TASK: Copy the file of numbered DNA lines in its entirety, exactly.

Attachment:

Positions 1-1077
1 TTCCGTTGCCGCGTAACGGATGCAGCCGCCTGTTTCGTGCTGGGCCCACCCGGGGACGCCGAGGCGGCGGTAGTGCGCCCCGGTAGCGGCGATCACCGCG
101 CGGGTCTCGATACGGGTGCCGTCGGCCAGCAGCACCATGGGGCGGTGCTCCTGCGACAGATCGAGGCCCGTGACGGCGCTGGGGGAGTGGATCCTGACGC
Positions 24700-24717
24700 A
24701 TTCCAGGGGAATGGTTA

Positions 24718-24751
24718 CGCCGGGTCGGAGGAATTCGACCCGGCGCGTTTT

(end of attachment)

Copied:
Positions 1-1077
1 TTCCGTTGCCGCGTAACGGATGCAGCCGCCTGTTTCGTGCTGGGCCCACCCGGGGACGCCGAGGCGGCGGTAGTGCGCCCCGGTAGCGGCGATCACCGCG
101 CGGGTCTCGATACGGGTGCCGTCGGCCAGCAGCACCATGGGGCGGTGCTCCTGCGACAGATCGAGGCCCGTGACGGCGCTGGGGGAGTGGATCCTGACGC
Positions 24700-24717
24700 A
24701 TTCCAGGGGAATGGTTA

Positions 24718-24751
24718 CGCCGGGTCGGAGGAATTCGACCCGGCGCGTTTT